3) Landscaping and gardens use the lions share of water and, in our experience, are responsible for the most wasted water. Because irrigation often happens at night, leaks are often culprits because they aren’t noticed. Overwatering your garden and lawn are just as problematic as leaks and waste both water and electricity. Water should not be spraying on roads or sidewalks. The nozzles, sprays and drips should be checked to ensure proper operation and size for your application. A smart irrigation controller like the Hunter Hydrawise can help ensure proper watering on hot and cool days and minimize water and electricity waste by looking at local weather and making adjustments as necessary. If you utilize a landscaping contractor they should be able to answer some important questions such as: How much water do I use on a daily basis? How much water does each station use each day? How much water do my plants actually need? They may need to check some documentation to get you the correct answers, but if they shrug their shoulders and say “I don’t know.” It is very likely they just turn stations on by the seat of their pants, overwater and hope to keep everything green and you happy. You shouldn’t be happy, you should be looking for another landscaping contractor that knows their craft and practices it with competence and confidence.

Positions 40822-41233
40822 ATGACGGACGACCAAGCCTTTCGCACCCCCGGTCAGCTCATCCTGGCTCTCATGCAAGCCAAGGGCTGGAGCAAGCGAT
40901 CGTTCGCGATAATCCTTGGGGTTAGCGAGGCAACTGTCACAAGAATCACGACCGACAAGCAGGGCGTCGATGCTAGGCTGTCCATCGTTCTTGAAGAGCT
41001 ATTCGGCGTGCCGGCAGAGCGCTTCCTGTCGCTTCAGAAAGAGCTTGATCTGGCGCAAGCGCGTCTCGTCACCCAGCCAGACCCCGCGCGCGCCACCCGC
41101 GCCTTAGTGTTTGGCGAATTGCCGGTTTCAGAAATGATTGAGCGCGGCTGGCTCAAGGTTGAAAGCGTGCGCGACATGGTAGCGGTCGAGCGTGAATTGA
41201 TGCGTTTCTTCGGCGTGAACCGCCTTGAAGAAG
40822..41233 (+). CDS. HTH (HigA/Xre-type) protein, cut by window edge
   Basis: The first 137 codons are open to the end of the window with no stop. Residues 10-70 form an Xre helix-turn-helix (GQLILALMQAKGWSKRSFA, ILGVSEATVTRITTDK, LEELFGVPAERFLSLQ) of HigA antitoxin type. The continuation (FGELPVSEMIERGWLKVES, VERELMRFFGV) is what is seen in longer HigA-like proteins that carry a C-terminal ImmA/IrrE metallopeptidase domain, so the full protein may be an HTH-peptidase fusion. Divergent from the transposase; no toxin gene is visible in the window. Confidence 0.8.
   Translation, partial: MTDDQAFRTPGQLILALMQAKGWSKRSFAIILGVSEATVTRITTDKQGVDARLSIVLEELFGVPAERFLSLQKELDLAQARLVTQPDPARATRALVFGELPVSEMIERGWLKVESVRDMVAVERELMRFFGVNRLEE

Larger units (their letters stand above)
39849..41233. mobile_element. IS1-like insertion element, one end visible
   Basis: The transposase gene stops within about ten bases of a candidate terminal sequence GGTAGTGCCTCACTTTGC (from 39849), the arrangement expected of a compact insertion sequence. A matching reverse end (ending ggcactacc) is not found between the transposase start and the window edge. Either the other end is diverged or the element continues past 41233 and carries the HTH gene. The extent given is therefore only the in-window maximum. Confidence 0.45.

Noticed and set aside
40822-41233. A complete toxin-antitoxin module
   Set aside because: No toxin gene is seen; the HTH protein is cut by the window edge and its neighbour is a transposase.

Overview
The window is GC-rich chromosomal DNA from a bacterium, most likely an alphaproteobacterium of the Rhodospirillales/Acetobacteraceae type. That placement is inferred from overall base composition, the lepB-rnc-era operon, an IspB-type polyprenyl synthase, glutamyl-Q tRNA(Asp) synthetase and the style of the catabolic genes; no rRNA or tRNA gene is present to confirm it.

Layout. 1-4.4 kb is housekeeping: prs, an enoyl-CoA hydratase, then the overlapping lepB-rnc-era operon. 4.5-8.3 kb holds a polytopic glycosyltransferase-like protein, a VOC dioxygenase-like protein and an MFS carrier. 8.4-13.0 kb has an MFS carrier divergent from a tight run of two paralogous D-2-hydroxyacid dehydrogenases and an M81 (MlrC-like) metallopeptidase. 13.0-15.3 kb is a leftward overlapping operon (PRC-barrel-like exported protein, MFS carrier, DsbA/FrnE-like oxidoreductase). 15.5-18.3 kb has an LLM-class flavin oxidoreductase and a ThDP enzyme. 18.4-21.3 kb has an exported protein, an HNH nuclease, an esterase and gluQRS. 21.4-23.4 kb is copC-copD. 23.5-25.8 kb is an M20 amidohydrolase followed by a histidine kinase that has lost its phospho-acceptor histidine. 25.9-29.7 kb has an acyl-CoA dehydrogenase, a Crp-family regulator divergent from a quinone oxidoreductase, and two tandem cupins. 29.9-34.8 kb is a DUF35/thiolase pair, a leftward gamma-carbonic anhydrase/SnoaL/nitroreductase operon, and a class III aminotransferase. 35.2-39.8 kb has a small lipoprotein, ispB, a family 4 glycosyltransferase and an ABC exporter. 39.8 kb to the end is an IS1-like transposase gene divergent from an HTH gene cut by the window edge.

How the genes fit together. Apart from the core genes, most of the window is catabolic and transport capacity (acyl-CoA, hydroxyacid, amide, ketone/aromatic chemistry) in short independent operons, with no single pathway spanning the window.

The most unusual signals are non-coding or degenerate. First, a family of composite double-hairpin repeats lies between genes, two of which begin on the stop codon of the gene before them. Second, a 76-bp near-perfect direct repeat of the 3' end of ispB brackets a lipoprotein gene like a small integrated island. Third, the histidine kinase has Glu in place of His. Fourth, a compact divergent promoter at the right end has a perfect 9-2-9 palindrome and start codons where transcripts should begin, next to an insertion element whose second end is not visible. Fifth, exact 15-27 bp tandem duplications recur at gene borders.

4) Wasting electricity during water pumping often happens when pumping equipment is old, damaged or simply the wrong device installed for a job. “Well, a pump is just a pump isn’t it?” Actually, there are many different kinds of pumps and sizes of pumps. If the wrong type or size of pump is installed it may very well pump plenty of water with plenty of pressure, but it may use an enormous amount of electricity to pump that water! In lay terms it means you have a very inefficient pump system. If the correct pump is installed it could use as much as 50% less electricity than an incorrectly sized/selected pump for your application. Even if the correct pump is installed for your application and it runs several hours a day for 10 or 15 years, it is more than likely that the pump and pump system components experience significant wear or corrosion and the pump equipment is no longer pumping efficiently. In some instances homeowners have called us to check their pumping equipment because their electricity bill doubled or tripled from the previous month. This is often due to a leak, often in the pipe in the well or a failed check valve. Some utility providers will allow you to set up alerts in the event that large quantities of electricity are being used and we recommend that our customers with well/pump systems take advantage of this opportunity if it is available.